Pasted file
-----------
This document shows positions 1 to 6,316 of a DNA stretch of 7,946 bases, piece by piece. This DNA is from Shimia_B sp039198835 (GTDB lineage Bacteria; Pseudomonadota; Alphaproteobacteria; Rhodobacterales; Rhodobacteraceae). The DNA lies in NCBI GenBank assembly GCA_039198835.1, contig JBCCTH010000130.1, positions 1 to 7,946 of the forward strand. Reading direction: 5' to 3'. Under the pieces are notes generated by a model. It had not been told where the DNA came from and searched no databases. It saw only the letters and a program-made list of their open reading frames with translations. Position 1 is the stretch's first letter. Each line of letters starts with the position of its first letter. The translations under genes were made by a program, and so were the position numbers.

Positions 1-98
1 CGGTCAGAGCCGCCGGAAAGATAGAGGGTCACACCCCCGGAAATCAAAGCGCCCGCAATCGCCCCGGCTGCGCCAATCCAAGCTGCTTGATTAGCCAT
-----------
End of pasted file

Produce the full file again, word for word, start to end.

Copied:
This document shows positions 1 to 6,316 of a DNA stretch of 7,946 bases, piece by piece. This DNA is from Shimia_B sp039198835 (GTDB lineage Bacteria; Pseudomonadota; Alphaproteobacteria; Rhodobacterales; Rhodobacteraceae). The DNA lies in NCBI GenBank assembly GCA_039198835.1, contig JBCCTH010000130.1, positions 1 to 7,946 of the forward strand. Reading direction: 5' to 3'. Under the pieces are notes generated by a model. It had not been told where the DNA came from and searched no databases. It saw only the letters and a program-made list of their open reading frames with translations. Position 1 is the stretch's first letter. Each line of letters starts with the position of its first letter. The translations under genes were made by a program, and so were the position numbers.

Positions 1-98
1 CGGTCAGAGCCGCCGGAAAGATAGAGGGTCACACCCCCGGAAATCAAAGCGCCCGCAATCGCCCCGGCTGCGCCAATCCAAGCTGCTTGATTAGCCAT